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How to Keep Your Customers by Thinking Ahead of Them

At certain predictable points, customers start thinking about leaving you for someone else. How to find those points and intervene.
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In the last post, I pointed out that it was more important to deepen your connection to your existing customers than to spend a lot of time and money trying to figure out why certain customers left.

That’s not to say that you shouldn’t care about losing customers. Customer attrition and churn can kill your bottom line. But once customers are gone, they’re gone. The best way to hang on to them is with a process I call “closing the backdoor.”

The winning game is to own your customers for life. To do that, you need to anticipate, meet, and try to exceed their needs and their expectations.

The key word here is “anticipate.” We now have the tools and data to totally manage our customer relationships--if we invest the time and money, and if we know what we’re looking for. Your job is to monitor your customers’ progress and jump in at the appropriate juncture to make the next connection and the next sale. You never want the customer “to come up for air,” because once he or she reenters the marketplace and starts shopping around, your job becomes a million times harder.

So how do you know when to act, and how do you preempt or intercept the customer at exactly the right time in the relationship?

The answer is actually easier than you would think, because every customer will move through the same cycle. You just have to understand and learn how to measure and manage these cycles.

To my mind, this is the most valuable chart you will ever see. Yes, it applies to your customers, but it also applies to your current relationship or marriage and to every other significant personal connection you will ever have.

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The trick is to consistently get your next offer in front of the customer somewhere just before “Disenchantment” so that you can glide into “Receptive” as the only horse in town.

Below, we see this same phenomenon from the point of view of an automobile dealer. At the crossover point, the customer’s car is worth more than his or her remaining loan balance. For the car dealer, this is the ideal time to make a new offer. The consumer can turn in his or her old car, get a brand-new car, and get a brand-new loan repayment book to go along with it.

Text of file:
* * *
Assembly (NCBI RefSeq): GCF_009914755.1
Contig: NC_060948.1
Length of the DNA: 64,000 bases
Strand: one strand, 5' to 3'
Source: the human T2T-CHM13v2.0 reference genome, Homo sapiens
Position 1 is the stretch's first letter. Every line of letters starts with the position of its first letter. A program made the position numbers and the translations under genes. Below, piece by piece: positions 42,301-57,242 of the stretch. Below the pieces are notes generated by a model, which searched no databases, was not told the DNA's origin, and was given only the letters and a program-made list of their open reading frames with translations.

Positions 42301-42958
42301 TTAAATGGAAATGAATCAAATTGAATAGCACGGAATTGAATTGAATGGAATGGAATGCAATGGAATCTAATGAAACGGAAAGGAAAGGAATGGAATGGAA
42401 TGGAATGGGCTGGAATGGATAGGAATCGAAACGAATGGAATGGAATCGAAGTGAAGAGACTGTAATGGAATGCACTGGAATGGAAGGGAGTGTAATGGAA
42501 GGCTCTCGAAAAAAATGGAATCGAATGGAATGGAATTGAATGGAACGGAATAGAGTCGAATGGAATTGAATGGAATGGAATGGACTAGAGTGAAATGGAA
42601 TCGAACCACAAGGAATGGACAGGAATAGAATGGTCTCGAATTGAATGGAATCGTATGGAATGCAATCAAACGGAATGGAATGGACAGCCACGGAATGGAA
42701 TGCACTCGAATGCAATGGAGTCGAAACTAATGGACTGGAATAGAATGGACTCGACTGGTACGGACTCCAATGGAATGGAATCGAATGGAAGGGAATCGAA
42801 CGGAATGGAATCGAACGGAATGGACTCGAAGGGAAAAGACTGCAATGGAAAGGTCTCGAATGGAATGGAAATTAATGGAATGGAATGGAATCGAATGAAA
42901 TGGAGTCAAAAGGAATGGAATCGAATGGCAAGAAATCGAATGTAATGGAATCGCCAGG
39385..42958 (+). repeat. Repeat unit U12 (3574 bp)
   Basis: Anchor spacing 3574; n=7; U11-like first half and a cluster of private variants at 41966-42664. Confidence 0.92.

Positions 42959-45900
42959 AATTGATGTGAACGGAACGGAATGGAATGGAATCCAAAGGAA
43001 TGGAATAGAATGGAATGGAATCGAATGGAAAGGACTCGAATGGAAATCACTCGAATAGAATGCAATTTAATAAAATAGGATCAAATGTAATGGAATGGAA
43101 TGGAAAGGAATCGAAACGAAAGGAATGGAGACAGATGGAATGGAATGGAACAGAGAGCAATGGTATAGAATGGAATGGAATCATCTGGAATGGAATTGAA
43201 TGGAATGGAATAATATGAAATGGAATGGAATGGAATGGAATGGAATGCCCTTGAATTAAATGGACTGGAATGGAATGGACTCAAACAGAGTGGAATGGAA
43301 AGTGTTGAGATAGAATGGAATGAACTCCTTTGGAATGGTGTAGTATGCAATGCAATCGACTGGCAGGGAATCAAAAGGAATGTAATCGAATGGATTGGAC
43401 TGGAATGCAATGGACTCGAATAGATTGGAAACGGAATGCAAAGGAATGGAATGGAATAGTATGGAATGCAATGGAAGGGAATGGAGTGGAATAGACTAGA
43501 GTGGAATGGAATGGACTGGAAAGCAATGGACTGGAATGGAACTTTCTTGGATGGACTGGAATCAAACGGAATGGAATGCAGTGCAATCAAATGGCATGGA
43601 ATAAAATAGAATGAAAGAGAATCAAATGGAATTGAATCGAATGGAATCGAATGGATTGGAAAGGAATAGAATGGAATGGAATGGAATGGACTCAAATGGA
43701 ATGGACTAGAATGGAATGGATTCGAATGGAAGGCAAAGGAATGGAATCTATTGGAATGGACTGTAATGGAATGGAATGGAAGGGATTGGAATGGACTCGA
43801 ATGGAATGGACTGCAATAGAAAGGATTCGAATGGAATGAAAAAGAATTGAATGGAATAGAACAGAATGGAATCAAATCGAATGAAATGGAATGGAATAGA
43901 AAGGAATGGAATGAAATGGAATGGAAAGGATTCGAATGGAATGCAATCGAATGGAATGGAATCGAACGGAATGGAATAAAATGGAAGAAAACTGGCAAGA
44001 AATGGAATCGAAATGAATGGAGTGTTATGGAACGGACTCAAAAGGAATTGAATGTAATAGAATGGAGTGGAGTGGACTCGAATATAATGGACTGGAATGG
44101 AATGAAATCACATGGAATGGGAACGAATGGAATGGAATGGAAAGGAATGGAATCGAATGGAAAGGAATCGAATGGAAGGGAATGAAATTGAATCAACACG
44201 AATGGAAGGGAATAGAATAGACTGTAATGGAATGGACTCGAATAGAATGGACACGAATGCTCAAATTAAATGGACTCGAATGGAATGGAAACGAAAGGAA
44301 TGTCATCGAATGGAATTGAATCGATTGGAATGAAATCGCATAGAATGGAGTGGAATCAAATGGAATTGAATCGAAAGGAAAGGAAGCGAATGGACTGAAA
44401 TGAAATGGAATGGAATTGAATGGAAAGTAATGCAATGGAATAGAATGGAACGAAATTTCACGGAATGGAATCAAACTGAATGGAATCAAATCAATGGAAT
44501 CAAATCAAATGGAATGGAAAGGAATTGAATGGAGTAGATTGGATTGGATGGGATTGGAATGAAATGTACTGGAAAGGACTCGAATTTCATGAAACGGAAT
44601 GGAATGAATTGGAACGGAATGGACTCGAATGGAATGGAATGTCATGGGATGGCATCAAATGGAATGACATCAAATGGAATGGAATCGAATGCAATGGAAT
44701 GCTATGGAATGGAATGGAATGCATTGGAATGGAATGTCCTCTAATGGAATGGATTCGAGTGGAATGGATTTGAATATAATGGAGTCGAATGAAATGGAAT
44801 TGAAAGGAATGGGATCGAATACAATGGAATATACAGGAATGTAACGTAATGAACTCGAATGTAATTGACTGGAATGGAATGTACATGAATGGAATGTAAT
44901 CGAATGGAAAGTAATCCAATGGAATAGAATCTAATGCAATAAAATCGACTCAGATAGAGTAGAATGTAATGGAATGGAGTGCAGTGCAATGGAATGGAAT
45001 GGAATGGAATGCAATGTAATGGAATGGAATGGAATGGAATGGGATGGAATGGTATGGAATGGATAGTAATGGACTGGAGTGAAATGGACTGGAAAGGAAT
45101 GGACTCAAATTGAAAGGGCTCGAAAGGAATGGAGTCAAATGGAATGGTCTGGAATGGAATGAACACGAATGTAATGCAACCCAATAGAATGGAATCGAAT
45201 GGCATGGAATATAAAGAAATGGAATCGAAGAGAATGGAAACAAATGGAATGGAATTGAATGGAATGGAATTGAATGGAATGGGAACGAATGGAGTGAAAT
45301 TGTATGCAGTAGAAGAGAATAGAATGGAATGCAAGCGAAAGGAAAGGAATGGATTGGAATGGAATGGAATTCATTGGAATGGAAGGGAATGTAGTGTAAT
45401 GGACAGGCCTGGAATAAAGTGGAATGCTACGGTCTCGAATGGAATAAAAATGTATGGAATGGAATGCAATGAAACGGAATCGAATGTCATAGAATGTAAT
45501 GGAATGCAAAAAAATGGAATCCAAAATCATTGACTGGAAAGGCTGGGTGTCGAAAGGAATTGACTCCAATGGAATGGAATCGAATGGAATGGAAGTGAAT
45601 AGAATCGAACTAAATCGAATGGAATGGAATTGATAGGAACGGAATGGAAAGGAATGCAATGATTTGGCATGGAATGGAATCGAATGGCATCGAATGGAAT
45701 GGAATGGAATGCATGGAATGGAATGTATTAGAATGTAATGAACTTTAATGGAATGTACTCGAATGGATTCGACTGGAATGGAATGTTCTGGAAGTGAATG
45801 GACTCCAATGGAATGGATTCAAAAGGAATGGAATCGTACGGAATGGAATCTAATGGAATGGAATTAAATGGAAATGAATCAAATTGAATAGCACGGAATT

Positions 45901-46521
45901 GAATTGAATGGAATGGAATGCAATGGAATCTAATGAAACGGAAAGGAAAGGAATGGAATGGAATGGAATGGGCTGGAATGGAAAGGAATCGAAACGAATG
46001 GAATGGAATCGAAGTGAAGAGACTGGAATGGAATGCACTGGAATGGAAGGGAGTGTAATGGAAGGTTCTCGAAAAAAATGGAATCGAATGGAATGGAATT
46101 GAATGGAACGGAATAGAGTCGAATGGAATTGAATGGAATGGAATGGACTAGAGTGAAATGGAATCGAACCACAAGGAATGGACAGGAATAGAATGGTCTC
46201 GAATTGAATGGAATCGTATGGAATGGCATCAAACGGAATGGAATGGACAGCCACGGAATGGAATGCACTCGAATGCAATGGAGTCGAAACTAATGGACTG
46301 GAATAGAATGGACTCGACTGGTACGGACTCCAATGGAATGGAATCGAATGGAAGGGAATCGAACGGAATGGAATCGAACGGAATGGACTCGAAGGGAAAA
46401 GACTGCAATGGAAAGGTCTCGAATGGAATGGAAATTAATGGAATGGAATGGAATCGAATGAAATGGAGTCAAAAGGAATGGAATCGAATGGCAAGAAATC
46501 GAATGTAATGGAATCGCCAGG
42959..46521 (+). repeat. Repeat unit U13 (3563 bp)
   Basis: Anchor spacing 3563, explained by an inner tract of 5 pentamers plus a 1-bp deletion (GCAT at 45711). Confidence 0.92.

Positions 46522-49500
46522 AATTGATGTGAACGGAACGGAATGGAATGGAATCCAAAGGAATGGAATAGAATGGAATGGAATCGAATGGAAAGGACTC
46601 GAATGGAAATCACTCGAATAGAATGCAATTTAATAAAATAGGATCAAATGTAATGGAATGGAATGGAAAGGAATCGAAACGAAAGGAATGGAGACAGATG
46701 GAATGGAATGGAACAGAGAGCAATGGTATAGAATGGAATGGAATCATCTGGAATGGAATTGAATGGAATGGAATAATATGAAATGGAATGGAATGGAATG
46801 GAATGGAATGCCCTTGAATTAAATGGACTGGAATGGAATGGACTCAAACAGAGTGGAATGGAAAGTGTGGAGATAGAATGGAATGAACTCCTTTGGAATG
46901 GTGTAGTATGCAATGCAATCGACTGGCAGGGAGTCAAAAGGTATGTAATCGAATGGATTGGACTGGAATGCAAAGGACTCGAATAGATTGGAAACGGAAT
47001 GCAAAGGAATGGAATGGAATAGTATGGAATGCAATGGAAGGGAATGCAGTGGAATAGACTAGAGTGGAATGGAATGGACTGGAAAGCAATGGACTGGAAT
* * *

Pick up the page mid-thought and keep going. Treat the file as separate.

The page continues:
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Why is this compelling to the customer? Because in virtually every case, the customer can be told that his monthly payments will remain the same even though he or she will be driving a brand-new car. Plus, there’s no salesman to deal with, no time wasted negotiating, no anxiety about getting a fair deal or a fair trade-in, and, of course, from the dealer’s standpoint, there’s no competition.

These cycles are going to vary by transaction and by industry, but the underlying principle still holds. Some of the variables that impact the types and durations of the cycles include:

  • The size and financial or emotional importance of the transaction
  • How often the transaction occurs and the other interactions the customer has in between transactions
  • How easy it is for your customers to go to a competitor

Regardless of these factors, there are similar cycles to be identified, tracked, and managed in every business. Properly managed, they’re the keys to closing the backdoor and keeping your customers for life.  

IMAGE: freefotouk/Flickr
Last updated: Nov 28, 2012

HOWARD TULLMAN | Columnist

Howard A. Tullman is the CEO of 1871 ? Where Digital Startups Get Their Start and the General Managing Partner of G2T3V, LLC and of Chicago High Tech Investment Partners. He is a member of the Chicago NEXT & Cultural Affairs Councils and the Illinois Innovation & Arts Councils; an adjunct professor at Kellogg; and an advisor to many start-ups. He is the former Chairman and CEO of Tribeca Flashpoint Media Arts Academy. Over the last 45 years, he has successfully founded more than a dozen high-tech companies. @tullman

The opinions expressed here by Inc.com columnists are their own, not those of Inc.com.



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